U.K.-regulated ship insurers are preparing plans to open new outposts in European Union jurisdictions such as Luxembourg and Cyprus, fearing that Brexit will hinder access to the EU’s financial market, industry sources involved say.

Britain dominates the global marine insurance market and losing access to specialist Protection and Indemnity (P&I) clubs – marine insurers owned by shipping firms – could further weaken other parts of its multi-billion pound shipping services sector. Several Greek shipowners have already moved operations out of Britain anticipating changes that could remove their favorable “non-domicile” tax status.

Of the 13 major global P&I clubs, six are regulated in the United Kingdom and are estimated to account for over half the total market share of an industry that insures about 90 percent of the world’s ocean-going tonnage. Many of the clubs have been an integral part of the City of London for nearly two centuries.

Many sections of the financial industry have said they may need to relocate certain businesses after Brexit, but for P&I clubs the issue is particularly acute because a greater share of their earnings comes from elsewhere in Europe.

While negotiations between Britain and the EU have yet to start, the central concern is the loss of “passporting” rights that enable financial firms to operate across the bloc under the supervision of one member state’s regulator.

Anthony Jones, director with London Club, one of the six, said it was “actively exploring our options for a post-hard Brexit operating scenario,” referring to Britain making a clean break with the European Union.

“We have prepared a shortlist of potential jurisdictions from which we could write EEA (European Economic Area) business, and our investigations are continuing as we attempt to identify which of these might best suit our requirements,” Jones said, declining further comment.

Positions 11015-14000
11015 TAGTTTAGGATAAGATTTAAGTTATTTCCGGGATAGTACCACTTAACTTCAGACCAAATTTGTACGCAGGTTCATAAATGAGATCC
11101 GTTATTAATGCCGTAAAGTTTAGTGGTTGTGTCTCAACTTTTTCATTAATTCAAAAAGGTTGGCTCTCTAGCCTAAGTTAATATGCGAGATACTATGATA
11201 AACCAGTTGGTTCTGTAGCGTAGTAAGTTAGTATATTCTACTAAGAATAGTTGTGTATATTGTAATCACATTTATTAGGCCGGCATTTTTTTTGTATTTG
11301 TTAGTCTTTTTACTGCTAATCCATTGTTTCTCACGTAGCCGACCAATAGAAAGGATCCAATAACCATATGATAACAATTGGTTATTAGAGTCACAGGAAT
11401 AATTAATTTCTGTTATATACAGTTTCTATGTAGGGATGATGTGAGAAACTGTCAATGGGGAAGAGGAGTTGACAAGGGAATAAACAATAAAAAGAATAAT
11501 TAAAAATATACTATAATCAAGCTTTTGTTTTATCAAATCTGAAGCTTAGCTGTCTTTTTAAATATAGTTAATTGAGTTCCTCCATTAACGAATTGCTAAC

Insurance and shipping sources say landlocked Luxembourg is among the top contenders. Two P&I clubs are already regulated there, it has a cluster of other maritime companies and businesses like its regulatory and tax regimes.

A spokeswoman for Luxembourg for Finance – the national financial development agency – said numerous U.K. companies including insurers were currently considering Luxembourg for their post-Brexit set-up. She declined further comment.

Claude Wirion, director of Luxembourg’s insurance regulator CAA, said it had a long track record of supervising internationally active insurers including P&I clubs. He declined comment on whether there were discussions with other clubs.

Shipping sources said Cyprus was another possible destination, keen to boost its maritime industry and recently attracting more shipping companies, including Greek shipowners previously based in London.

A Cypriot official said there had been early communication over potential interest by clubs to establish a base there, declining further comment.

Andrew Bardot, executive officer of the International Group of P&I Clubs – the umbrella association for the 13 insurers – said other possible jurisdictions included Ireland, Germany and Greece.

“‘Wait and see’ is not an option given the time that it will take (to set up) a regulated subsidiary within an EU member state,” he said.

British Economy

Europe represents 30 to 50 percent of the clubs’ global business, partly due to the dominance of Greek shipping companies in the industry. In contrast Lloyd’s of London, the world’s leading specialty insurance market, gets around 11 percent of its business from countries outside Britain in the EU’s shared market.

A study conducted by the City of London Corporation last year showed P&I clubs with a presence in the U.K. accounted for over 1 billion pounds ($1.25 billion) of U.K. gross earned premiums, out of a total of 7.5 billion pounds for the marine insurance sector in 2014.

North Club, another British-regulated P&I insurer, said it was “working on a range of contingency plans,” which included a new EU outpost.

Britannia Club said it was “considering its options,” while Standard Club and UK Club declined to comment on their plans. Steamship Mutual Club did not have immediate comment.

Of the two regulated in Luxembourg, Shipowners Club declined to comment.

The other, West of England Club, said U.K. regulated clubs were likely to be getting on with “some form of dialog with regulators like Luxembourg.”

“If you had to do it, you would want to be talking to at least a handful of regulators to get a dialog going with each to ensure not being at the back of the queue,” said West of England’s CEO Peter Spendlove. ($1 = 0.7967 pounds)

(Additional reporting by Michele Kambas in Athens, Robert-Jan Bartunek in Brussels and Pamela Barbaglia in London.)